It had been early one morning, when L was putting his clothes on and preparing to leave when Jane professed her love for him. He said he loved her too, and that it did not matter to him what people thought of the two of them together.
Jane came home from work that evening, deliriously happy. She cooked a delicious dinner, and then she and her daughter watched their favourite talk show on TV. After her daughter went to bed, she took a shower, put on the new lingerie that she had bought the previous day, and then lay in bed eagerly keeping an ear out for the soft tap on her bedroom door.
L was slightly late that night, owing to the fact that there had been some necessary errands to run. Nevertheless, he arrived at House no.59 a little after 1am and he let himself in with the spare key that he owned, making sure to tip toe as lightly as possible so as not to wake Jane’s daughter up. He did not knock on the bedroom door as he usually did, and opened the door in a feverish hurry.
At first he thought she was asleep, but knowing that she was a light sleeper, he quickly understood something was wrong when she didn’t wake up after he nudged her. Her pill bottle lay on the floor, he picked it up and saw that it was empty. On the label, ‘Miscellaneous’ had been written with a permanent marker pen. Not knowing what else to do, he went to the daughter’s room to wake her up. He found that she was already awake. He told her that something had happened to her mother and that he couldn’t wake her up. They went to the bedroom together. Jane’s daughter put her head gently on her mother’s chest. She couldn’t hear a heartbeat. She quietly pulled the blanket so that it covered her mother’s chest. Then she went to the phone on her mother’s bedside table and called the police.
L escaped in time, and even though the police took him in for questioning a number of times, they couldn’t find evidence substantial enough to book him. It was his great luck that none of the nosey neighbours had seen him on that particular night.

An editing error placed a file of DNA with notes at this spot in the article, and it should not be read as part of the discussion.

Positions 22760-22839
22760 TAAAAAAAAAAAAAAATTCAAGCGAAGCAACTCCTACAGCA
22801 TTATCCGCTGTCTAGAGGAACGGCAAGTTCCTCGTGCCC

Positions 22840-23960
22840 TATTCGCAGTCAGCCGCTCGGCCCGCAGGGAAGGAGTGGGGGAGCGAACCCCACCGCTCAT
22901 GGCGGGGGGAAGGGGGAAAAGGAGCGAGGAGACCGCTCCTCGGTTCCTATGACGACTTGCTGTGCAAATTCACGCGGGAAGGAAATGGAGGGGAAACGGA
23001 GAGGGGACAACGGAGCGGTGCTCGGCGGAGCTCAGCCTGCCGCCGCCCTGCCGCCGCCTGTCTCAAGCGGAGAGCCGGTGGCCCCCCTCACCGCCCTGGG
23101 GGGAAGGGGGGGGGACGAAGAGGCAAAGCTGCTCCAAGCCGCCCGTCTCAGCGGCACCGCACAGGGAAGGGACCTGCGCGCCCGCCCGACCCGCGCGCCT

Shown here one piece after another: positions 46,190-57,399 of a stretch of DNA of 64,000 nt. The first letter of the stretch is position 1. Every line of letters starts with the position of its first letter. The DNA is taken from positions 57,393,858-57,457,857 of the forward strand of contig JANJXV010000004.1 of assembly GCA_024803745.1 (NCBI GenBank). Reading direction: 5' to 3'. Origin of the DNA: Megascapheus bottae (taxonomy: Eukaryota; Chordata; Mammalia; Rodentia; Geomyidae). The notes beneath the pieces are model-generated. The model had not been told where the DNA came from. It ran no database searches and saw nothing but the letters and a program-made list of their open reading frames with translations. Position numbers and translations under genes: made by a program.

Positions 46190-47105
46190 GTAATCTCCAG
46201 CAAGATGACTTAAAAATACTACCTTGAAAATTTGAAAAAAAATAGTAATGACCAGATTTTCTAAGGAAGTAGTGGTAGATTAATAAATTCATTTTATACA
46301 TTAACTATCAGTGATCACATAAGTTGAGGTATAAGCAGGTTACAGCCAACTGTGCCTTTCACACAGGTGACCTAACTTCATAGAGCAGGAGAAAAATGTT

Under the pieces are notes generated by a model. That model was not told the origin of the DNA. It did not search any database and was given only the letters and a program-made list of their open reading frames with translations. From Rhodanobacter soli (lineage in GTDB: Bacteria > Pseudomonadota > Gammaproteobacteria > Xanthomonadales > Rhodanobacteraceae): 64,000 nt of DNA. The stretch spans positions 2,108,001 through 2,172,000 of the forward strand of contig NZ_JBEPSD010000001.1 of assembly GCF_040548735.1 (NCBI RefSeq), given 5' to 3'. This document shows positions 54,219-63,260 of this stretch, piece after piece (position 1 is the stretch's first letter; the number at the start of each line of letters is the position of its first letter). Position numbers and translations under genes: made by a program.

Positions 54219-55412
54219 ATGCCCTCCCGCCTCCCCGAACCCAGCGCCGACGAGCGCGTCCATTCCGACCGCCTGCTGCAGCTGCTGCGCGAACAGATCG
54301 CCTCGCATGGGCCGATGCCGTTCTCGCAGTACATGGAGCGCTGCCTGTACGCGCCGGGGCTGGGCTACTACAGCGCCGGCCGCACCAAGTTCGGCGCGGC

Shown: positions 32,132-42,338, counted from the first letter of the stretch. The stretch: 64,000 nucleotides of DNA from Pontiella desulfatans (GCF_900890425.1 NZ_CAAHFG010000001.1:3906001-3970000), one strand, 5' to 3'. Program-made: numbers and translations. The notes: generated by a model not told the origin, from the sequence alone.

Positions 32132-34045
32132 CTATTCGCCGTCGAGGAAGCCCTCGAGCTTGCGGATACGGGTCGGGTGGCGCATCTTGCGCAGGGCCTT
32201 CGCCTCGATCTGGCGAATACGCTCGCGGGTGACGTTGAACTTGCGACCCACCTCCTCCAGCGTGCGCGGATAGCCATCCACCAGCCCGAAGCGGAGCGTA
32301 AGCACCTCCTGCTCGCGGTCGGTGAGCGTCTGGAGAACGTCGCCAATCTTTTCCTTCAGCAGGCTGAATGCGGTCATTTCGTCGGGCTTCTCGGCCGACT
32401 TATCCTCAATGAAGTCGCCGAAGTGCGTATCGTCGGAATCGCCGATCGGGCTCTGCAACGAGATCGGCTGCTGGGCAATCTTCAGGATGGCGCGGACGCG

I told Janis that it was certainly an interesting story, that is, for a real life incident, but it did not shed any light on why the mother killed herself.
Janis said that during the time that Jane lay in bed waiting for her lover to arrive, she had heard a sound from her daughter’s room and went to check on her. When she opened her daughter’s room she saw that a chair had been placed in the centre of the room, and her daughter was standing on it, and tugging at a piece of cloth she had hung on the ceiling fan. Jane was horrified and immediately ran to her daughter.
‘You promised’ she cried. ‘You promised you wouldn’t try that anymore.’
She sat on the chair and held her daughter, who said softly ‘Don’t cry, mom.’
After a minute, she said ‘I don’t like that you sleep with men in our house. The kids in school are calling you a slut, and they think I’m like you. Yesterday, a boy followed me into the girls’ bathroom and told me to take off my bra and give it to him or else he’d break my nose right then and there. I’ve been getting bullied worse and worse, and I won’t take it anymore.’
Jane listened to her daughter, the tears falling uncontrollably from her eyes. She said ‘I’m sorry’ over again, feeling as though her heart would break into pieces.
‘Remember our pact?’ her daughter said, looking at her mother. ‘It’s either none of us or both of us.’
Her mother nodded, but as she began to understand what her daughter meant this time in saying those words, her tears stopped abruptly. She had been the reason that the person she loved the most in the world had suffered. She did not deserve to be alive. They held each other for a while and then, holding hands, they went to Jane’s bedroom. Jane emptied the contents of her ‘Miscellaneous’ pill bottle into her hand and then swallowed them all with a large gulp of whisky. Her daughter tucked her in and kissed her goodnight. Then she went to her room and placed the chair next to her table. She sat on her bed and waited.